It's unclear just how much money Nelson is seeking in damages. His complaint says he's asking for a judgment "in an amount which exceeds the jurisdictional limits of the courts of the state of New York," plus interest since the date of the incident as well as his costs for bringing the lawsuit.

Can-Am Rugby and the other defendants deny any wrongdoing. Among other things, they say Nelson should have known there was a chance he could get hurt when he signed up for the tournament.

"People know the risks of playing any sport, and I'm sorry to see that it's come to this, and I'm sorry to see somebody injured and having a problem," said tournament organizer Jay Annis.

The lawsuit dates to Aug. 3, 2014, when Nelson was playing for the Brockport Doggies team in the championship game for the over-45-year-old men's division at a field behind the Bloomingdale Volunteer Fire Department. Around 11:30 a.m., while trying to make a tackle, Nelson's head struck the chest and knee of an opposing player and he fell to the ground, police said at the time. As Nelson lay unresponsive on the field, police said witnesses thought he was dead.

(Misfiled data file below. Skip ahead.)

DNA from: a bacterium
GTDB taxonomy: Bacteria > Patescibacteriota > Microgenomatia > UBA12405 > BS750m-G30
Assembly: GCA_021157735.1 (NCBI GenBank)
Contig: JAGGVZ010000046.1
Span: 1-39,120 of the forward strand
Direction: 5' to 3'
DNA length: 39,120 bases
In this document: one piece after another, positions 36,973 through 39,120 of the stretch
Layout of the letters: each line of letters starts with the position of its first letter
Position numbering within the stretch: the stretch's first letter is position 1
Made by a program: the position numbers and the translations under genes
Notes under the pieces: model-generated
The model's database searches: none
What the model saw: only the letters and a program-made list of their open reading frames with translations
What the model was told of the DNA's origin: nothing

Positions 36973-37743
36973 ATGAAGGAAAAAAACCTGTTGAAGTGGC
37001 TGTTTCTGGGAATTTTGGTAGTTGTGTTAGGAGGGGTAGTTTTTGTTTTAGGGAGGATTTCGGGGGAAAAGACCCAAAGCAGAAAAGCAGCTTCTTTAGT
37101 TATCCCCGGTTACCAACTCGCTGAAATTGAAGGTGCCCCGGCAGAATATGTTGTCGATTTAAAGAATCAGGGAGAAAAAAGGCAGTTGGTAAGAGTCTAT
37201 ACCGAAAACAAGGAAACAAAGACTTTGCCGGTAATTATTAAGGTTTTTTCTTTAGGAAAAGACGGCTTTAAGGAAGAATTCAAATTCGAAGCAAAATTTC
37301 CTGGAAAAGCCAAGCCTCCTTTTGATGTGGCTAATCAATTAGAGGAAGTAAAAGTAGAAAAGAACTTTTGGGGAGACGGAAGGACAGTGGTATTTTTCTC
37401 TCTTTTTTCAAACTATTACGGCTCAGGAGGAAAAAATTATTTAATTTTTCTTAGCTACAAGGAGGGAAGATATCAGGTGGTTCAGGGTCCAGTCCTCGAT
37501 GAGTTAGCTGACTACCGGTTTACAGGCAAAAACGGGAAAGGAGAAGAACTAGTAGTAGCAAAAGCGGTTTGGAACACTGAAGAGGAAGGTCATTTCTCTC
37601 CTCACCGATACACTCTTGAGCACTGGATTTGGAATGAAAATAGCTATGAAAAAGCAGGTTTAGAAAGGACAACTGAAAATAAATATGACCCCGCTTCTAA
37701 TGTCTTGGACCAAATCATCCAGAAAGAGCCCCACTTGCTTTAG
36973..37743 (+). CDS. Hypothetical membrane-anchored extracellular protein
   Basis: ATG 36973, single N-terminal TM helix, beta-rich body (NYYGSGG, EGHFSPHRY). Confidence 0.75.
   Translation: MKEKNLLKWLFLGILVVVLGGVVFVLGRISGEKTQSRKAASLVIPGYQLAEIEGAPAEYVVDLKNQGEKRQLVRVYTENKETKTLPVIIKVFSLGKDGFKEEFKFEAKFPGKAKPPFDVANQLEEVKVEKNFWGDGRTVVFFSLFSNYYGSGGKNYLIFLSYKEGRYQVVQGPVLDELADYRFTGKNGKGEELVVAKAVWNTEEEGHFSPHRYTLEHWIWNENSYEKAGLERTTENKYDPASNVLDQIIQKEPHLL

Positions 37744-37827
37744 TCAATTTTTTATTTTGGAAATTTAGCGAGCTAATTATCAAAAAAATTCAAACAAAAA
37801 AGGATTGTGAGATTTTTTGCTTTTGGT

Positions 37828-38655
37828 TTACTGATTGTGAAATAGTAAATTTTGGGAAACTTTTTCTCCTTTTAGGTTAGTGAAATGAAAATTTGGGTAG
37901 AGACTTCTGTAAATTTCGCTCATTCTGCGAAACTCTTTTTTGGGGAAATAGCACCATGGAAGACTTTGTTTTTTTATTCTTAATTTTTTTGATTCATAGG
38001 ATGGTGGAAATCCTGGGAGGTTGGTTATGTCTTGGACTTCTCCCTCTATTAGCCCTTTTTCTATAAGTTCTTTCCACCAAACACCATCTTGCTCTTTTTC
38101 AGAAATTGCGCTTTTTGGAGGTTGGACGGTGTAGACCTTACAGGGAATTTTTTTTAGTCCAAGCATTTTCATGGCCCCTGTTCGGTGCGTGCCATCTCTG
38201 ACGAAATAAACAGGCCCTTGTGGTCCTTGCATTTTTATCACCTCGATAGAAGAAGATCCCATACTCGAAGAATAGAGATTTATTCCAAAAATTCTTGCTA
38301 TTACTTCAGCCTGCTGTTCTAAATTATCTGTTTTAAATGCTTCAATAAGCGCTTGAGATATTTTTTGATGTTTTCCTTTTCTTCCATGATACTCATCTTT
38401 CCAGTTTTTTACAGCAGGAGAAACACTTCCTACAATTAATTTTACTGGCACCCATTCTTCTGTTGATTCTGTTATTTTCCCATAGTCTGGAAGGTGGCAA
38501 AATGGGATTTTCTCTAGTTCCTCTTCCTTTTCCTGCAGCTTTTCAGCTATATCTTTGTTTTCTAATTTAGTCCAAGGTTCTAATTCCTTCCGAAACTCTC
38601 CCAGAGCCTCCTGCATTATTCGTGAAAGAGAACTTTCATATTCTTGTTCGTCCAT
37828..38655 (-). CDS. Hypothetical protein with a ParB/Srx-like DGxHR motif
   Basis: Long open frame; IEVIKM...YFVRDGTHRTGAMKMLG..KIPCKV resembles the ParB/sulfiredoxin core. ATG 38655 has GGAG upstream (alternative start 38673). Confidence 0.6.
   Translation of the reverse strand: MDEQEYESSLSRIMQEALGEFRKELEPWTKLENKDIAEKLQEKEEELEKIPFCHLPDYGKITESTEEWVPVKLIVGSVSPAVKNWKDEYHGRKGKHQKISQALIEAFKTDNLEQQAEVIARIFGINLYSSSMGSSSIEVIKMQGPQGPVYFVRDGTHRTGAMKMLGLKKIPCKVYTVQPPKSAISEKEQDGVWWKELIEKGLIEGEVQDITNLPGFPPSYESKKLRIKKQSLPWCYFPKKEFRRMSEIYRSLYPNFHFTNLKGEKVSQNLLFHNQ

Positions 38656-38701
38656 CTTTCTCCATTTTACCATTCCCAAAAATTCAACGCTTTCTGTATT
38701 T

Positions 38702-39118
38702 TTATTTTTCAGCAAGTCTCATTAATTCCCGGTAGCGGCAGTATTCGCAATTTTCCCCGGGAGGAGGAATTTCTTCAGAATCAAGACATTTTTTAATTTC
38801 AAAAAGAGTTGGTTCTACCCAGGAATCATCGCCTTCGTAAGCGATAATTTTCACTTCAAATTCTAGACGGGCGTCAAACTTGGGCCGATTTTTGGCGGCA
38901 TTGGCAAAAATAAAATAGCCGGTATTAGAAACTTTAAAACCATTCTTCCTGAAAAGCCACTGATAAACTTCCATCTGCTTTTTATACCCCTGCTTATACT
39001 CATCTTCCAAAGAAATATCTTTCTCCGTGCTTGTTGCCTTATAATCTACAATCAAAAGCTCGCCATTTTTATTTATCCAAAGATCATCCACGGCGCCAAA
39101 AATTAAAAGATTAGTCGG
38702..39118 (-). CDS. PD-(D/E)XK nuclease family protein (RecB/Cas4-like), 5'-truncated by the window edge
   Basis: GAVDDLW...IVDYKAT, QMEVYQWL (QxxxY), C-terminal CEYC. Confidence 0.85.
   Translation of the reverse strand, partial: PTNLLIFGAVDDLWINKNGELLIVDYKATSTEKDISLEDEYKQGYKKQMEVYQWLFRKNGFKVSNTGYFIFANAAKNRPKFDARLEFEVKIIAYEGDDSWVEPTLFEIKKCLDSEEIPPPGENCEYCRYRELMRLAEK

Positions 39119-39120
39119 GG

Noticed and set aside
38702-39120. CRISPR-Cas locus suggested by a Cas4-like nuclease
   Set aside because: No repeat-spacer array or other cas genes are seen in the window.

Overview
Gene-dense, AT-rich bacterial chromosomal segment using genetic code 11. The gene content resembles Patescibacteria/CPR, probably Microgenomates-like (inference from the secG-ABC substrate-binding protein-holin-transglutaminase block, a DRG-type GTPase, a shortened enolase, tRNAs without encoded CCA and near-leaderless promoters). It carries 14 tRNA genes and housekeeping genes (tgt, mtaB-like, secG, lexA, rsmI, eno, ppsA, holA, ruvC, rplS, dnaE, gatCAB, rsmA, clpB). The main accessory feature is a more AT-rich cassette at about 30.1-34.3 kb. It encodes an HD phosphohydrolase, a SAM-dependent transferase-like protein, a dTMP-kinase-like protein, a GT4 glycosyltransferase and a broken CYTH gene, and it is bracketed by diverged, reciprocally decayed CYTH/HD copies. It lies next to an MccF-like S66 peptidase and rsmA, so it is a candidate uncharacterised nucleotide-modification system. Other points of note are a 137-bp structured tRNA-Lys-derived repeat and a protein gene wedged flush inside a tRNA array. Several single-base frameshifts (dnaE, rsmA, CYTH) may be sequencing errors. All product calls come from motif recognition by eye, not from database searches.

The Saranac Lake Volunteer Rescue Squad responded at 11:37 a.m. Nelson was given CPR on the field, transported to Adirondack Medical Center in Saranac Lake and later flown by North Country Life Flight helicopter to Fletcher Allen Health Care (now University of Vermont Medical Center) in Burlington, Vermont.

The lawsuit says Nelson suffered "a traumatic brain injury, spinal cord injuries, loss of memory and other serious personal and emotional injuries." In a deposition earlier this year, filed with the court, Nelson said he doesn't remember anything about playing that day, including how he got hurt. The first thing he remembers is waking up at the hospital in Burlington.

Among other things, Nelson's complaint says all the defendants in the case were "reckless, careless and negligent" for failing to warn participants of the tournament "of the heightened risk of injury due to the lack of medical personnel on-site."